1 vote cbl_tn | Apr 14, 2014 |
It is a nice well written story, ik like change of perspective of the different characters. Verry well done. I would have liked a little more elaborate ending. It now gives me the feeling that it had to be finished because of deadlines of going over a page quota.

Still highly recommended. ( )
  fRiets | Feb 6, 2014 |
I really enjoyed this book as a crime story, I enjoyed the writing and I loved trying to work out how all of the various families came together under the same circumstances. You could really tell one character from another, even though there were plenty of characters to go around and you sort of worked out their back stories as you read. I can't say that I thought said characters made the best decisions possible, given the situations they were in, but if the author didn't do some of that arranging, the plot wouldn't have moved around as it did. I was constantly curious throughout and was eager to discover what was really going on. Not sure how I feel about the ending, however. Overall, I'd recommend this book to people who enjoy crime novels with unusual twists.
  mirrani | Dec 31, 2013 |
Showing 1-5 of 43 (next | show all)
Nina Borg, the central character in this startling novel from Denmark, has convinced herself she’s the only person who can save the world and put things right. She seems to be going at the monumental task one small job at a time. In The Boy in the Suitcase, she takes on international trafficking in young children, though at the start of the story she hasn’t the faintest idea of the nature of the terrible crime she’s dealing with.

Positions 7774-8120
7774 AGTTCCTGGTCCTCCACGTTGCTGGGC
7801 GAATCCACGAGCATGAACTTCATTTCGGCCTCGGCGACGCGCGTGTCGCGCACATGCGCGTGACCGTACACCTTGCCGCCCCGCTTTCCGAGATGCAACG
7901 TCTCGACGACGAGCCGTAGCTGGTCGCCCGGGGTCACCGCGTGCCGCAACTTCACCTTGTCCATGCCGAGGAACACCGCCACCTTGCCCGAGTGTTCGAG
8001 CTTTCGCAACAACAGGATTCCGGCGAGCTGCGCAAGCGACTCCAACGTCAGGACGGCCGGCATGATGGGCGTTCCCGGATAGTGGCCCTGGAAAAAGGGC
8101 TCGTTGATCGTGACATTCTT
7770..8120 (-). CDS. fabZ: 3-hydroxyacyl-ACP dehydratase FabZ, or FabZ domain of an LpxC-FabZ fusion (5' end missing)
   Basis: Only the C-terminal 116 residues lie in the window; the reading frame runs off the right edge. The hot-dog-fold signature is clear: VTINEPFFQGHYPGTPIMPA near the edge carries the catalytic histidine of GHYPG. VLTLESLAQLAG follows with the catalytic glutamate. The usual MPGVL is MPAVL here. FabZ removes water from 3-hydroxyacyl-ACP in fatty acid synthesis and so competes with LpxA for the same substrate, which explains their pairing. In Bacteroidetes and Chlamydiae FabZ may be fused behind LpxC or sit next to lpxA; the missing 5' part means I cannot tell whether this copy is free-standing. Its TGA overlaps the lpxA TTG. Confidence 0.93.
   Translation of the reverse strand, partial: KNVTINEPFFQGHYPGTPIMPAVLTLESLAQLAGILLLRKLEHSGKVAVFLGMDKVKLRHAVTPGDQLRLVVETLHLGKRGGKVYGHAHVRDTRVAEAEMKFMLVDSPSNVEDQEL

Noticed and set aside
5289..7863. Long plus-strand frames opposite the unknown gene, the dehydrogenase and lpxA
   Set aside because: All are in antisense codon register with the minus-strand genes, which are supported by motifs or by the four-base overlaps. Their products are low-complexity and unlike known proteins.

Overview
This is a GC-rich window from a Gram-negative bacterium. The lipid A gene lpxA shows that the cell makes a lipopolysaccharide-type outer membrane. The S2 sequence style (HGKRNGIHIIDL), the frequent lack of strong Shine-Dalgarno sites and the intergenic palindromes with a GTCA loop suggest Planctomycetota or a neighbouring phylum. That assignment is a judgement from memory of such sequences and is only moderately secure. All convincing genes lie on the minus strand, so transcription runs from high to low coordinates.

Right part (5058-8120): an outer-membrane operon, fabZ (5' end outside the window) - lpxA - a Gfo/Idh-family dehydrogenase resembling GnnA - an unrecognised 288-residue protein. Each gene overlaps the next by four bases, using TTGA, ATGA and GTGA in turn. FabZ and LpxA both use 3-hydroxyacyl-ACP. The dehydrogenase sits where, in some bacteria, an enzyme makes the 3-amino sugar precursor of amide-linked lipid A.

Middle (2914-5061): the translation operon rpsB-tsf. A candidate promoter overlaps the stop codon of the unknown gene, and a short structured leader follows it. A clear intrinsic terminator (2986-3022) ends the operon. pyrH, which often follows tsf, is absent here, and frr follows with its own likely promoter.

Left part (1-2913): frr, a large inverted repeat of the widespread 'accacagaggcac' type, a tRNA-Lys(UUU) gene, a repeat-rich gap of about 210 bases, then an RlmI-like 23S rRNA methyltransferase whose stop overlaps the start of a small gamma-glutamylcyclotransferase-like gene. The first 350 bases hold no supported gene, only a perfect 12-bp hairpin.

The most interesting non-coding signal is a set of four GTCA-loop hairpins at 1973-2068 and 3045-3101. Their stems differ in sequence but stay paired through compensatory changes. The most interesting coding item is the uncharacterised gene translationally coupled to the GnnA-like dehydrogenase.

At first glance, Borg appears to be a modern feminist who has it all: a husband and three children, a roomy flat in Copenhagen, a fulfilling job as an International Red Cross nurse. But Borg, the idealist, is forever rushing off to the world’s hellholes to rescue the ill, the starving and the beleaguered. In the new book, the ghastly problem comes to her at home in Copenhagen.

When Borg does a favour for a friend, picking up a suitcase at the city’s main train station, she finds a three-year-old boy inside the suitcase, drugged, naked but very much alive. The plot that unfolds from this astounding discovery includes murder, big money and acts of remarkable cruelty to children and their mothers.

The two authors, Lene Kaaberbol and Agnette Friis, tell the story from the viewpoints of a half-dozen people. These characters cover the moral range from the suffering mother of the boy in the suitcase to the man who put him there and the other guy who financed the casually inhuman activity. But the narrative never loses sight of Borg, the woman who manages to persist in protecting the kid in the suitcase even when she realizes she’s risking the loss of everything decent in her life.